DIY Catio Plans offer various designs, sizes, a human size door for cat access, and the flexibility to adapt the plan to your preferences or budget. Catio plans range from $39.95-$69.95 and are a PDF download. Materials can vary from several hundred dollars up to a thousand dollars based on the catio size and location. A bonus? You can paint or stain the wood to complement your home and garden.
Furthermore, you can easily incorporate future expansions like a Window Box, Cat Tunnel, or even a DIY Litter Box Bench. Browsing through the Catio Spaces website can provide you with lots of visual inspiration.
The durability of the catio you’ll build from a DIY Catio Plan ensures that your catio will provide long-lasting enjoyment. You’ll spend less upfront than you might for a custom catio and less in the long run for maintenance or replacement of cat tents or catio kits.
Custom catios: Bringing your own dreams to life
I’ve enjoyed overseeing the design of countless custom catios, and while it costs more than building one yourself, cat parents tell me it’s a rewarding experience. If you decide to hire a professional, you’ll need to factor in the cost of both design and construction. One of the advantages of having a designer involved is the freedom to customize the catio according to your specific preferences and site location. Moreover, they bring special insight and expertise, especially if you want to integrate the catio into an unusual shape of your home or position it on a balcony or rooftop.
Custom catios can range from $3,000 up to $30,000 or more, depending on the complexity. One of my favorite custom catio projects involved four catios and 150 feet of elevated catwalk tunnels so my clients’ lucky cats could completely circumnavigate the exterior of the home and garden!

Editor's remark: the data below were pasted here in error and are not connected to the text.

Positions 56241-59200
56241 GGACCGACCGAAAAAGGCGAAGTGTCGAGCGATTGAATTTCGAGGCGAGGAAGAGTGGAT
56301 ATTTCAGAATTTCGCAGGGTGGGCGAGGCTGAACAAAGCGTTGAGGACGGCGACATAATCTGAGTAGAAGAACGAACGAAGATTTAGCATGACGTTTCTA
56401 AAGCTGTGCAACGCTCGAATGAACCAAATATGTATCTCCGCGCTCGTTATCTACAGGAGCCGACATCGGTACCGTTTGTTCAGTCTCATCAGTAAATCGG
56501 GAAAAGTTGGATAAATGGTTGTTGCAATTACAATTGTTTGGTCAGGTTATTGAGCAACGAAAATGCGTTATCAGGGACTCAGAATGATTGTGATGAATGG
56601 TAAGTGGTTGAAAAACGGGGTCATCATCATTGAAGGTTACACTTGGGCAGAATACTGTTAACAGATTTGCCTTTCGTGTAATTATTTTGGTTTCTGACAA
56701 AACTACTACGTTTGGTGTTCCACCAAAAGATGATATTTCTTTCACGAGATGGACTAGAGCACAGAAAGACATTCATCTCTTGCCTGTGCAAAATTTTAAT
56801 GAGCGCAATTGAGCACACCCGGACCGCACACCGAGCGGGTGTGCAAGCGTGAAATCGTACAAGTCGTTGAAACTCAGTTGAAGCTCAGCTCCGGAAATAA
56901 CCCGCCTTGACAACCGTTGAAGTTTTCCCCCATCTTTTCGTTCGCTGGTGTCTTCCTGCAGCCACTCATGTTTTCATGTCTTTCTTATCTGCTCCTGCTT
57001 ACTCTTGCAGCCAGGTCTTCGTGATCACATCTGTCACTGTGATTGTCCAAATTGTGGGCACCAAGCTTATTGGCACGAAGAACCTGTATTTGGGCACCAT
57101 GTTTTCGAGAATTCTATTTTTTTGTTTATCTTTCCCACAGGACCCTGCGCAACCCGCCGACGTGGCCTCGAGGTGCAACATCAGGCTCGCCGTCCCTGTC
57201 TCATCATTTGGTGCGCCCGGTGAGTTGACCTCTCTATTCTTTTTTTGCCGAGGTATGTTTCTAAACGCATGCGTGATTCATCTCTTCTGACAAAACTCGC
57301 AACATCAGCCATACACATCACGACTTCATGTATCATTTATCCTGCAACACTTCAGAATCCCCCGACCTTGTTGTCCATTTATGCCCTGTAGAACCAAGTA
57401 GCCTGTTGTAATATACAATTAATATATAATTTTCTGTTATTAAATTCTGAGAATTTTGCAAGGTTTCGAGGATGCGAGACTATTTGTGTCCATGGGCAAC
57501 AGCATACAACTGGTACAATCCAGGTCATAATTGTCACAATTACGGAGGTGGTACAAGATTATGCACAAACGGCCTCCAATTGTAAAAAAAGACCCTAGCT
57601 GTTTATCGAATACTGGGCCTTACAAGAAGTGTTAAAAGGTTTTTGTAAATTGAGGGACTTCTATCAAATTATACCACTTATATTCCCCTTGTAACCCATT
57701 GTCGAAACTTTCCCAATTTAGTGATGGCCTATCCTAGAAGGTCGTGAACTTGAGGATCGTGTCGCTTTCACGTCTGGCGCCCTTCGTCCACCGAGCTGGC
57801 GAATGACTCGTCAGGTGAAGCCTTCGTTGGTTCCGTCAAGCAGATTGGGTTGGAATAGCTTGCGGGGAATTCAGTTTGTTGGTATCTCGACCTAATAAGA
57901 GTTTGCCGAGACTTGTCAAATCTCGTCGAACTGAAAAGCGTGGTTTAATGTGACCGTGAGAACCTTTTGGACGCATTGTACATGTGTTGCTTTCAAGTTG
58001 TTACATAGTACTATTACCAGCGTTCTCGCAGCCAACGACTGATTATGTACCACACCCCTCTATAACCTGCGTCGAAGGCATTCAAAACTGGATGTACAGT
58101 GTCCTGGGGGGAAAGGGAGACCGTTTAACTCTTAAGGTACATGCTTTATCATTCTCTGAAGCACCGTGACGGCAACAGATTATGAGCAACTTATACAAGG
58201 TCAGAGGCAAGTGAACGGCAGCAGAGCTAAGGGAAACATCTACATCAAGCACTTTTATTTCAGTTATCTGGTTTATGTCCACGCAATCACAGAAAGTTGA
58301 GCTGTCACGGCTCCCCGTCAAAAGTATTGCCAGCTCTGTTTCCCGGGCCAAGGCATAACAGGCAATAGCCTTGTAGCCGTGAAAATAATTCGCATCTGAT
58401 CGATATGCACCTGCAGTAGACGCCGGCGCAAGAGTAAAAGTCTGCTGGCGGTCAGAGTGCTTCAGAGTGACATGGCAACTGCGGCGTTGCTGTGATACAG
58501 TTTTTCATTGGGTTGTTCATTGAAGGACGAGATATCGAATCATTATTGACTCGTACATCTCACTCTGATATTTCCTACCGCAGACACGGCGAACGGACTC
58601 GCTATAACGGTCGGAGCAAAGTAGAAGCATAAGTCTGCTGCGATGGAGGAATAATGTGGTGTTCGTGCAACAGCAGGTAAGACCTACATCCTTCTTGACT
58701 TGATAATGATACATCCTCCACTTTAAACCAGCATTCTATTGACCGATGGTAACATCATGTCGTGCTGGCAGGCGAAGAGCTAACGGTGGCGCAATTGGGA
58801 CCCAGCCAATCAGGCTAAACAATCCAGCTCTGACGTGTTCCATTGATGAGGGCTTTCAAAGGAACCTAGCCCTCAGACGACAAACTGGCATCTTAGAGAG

SHOULD YOU DIY OR HIRE A CARPENTER TO BUILD YOUR CATIO?
Hiring a carpenter
If building a catio on your own isn’t your cup of tea, don’t worry! You have the option to hire a professional. Just be sure the carpenter or contractor is licensed and bonded.
Request multiple quotes before choosing a contractor to get a realistic handle on costs. Carpenter’s rates on sites like Thumbtack.com typically range from $35 to $90 per hour. Ask for recommendations from their previous customers to ensure they’ll show up as promised and complete your catio in a timely manner. You can also ask your local lumber store or friends for referrals.
A busy carpenter will need advance notice to fit your project into their schedule, so be sure you are on the same page regarding the completion date. When choosing a professional to help you, it’s all about finding the right balance of expertise, cost, quality, and timing. Never pay in full upfront. You can expect to pay a 50% deposit at the start of the project and the balance at the end of the project.
Building your catio on your own
Building your own catio certainly can be a cost-saver if you enjoy outdoor projects. It will require some basic carpentry skills and a relaxed attitude toward following instructions. Modest catio projects can often be managed in a day or a weekend, especially if you have an extra set of hands. The good conversation also makes the work go faster! But if you only have a few hours a day to devote or are building a larger project, you may need to pace it out over a longer period.
If you are not using a kit, you’ll need to purchase lumber, wire mesh, and hardware and either transport it home yourself or have the material delivered, usually for an added fee. Our DIY Catio plans include a list of everything you’ll need. Store employees will usually be glad to help you out.
If you have more questions about hiring a carpenter or building your own catio, we have more guidance here.
Your cat is both your first and final consideration
Before you hit that “buy” button, think about what is safest, most enriching, and the best investment for your cat’s wellbeing. Catios not only provide your cat with a secure way to enjoy the fascination of fresh air, sunshine, and nature’s activity, but they also provide you with joy and peace of mind.